In performing a zoom operation, a control signal is input to the controller 24 from a zoom ratio generator 26. The degree of zoom may be operator-determined, illustratively from a knob 28 connected to the zoom ratio generator 24. The zoom ratio r can be described in terms of the effect upon feature length, or in terms of overall image magnification. For instance, if a particular image feature of length n pixels input to the spatial interpolator 20 is output as an image feature of length m pixels then the zoom ratio is the quotient of m and n (i.e., r=m/n). Alternatively, the zoom ratio can be thought of as the image magnification (i.e., r=0.5 is an image reduction of 1:2, and r=2.0 is an image magnification of 2:1). To obtain a zoom, as shown in FIG. 5, a new output image is derived from the input data. In order to maintain the required data rate in numbers of lines and pixels, the new output image data is interpolated from the input data in the spatial interpolator 20. The channel data rate is maintained at the level required for pipelined operation by controlling the readout of the input image store 16. Over the active area of the zooming, lines and pixels are repeated or deleted, as necessary for optimum interpolation of the new output data.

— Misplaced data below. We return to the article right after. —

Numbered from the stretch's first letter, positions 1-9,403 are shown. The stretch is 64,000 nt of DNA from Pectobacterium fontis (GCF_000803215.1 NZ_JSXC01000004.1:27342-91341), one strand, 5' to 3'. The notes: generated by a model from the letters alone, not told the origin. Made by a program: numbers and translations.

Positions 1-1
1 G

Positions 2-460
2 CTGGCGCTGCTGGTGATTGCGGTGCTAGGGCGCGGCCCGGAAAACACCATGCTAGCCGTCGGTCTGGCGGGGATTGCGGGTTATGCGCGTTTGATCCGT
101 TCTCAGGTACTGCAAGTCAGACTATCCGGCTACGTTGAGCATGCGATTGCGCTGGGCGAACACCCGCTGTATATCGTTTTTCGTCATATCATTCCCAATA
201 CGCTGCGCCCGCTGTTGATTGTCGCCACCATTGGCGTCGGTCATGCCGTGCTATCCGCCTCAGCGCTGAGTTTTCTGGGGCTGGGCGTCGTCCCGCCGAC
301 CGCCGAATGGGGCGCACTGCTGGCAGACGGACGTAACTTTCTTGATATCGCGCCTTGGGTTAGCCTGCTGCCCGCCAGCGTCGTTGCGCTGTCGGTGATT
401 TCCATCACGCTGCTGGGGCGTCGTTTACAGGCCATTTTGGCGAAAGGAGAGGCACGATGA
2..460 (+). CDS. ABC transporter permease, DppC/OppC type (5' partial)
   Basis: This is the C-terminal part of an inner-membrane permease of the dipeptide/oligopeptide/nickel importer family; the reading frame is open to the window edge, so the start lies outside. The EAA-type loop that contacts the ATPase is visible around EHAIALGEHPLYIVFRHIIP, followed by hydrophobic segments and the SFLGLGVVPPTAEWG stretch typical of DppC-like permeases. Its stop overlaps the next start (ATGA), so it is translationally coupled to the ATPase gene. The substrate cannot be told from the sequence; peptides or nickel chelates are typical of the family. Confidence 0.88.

A simple example for a 2:1 zoom ratio is given by the timing diagram of FIG. 6. Line A shows original input pixels from the portion a (see FIG. 5) of the full input image produced according to the system timing illustrated in Line C. Line B illustrates the output pixels needed (for a 2:1 zoom) from the active portion a to produce a full-sized output image (see FIG. 5). Thus, Lines A and B represent the spatial relationship between the original input and "zoomed-in" pixels, respectively. Zooming is obtained, in the luminance channel, by writing into the input store 16 at the synchronous rate represented by the Line C timing, and then controlling readout of the input store so as to repeat samples in its output. In the example of FIG. 6, this is done by advancing the read address for every other input clock, as shown by Line F, thereby repeating pixels as shown in Line D. (A similar process is provided in the color channel.) The repeated pixels are then subjected to, e.g., a linear interpolation in the spatial interpolator 20. The interpolated pixels are shown in Line E relative to the synchronous timing of Line C. In accordance with a simple linear interpolation, output (repeat) pixel B will be the average of input pixels N and N+1, (repeat) pixel D the average of input pixels N+1 and N+2, and so on. For other zoom ratios, the control pulses and repeat line/pixel sequences are more complex but the same principles apply.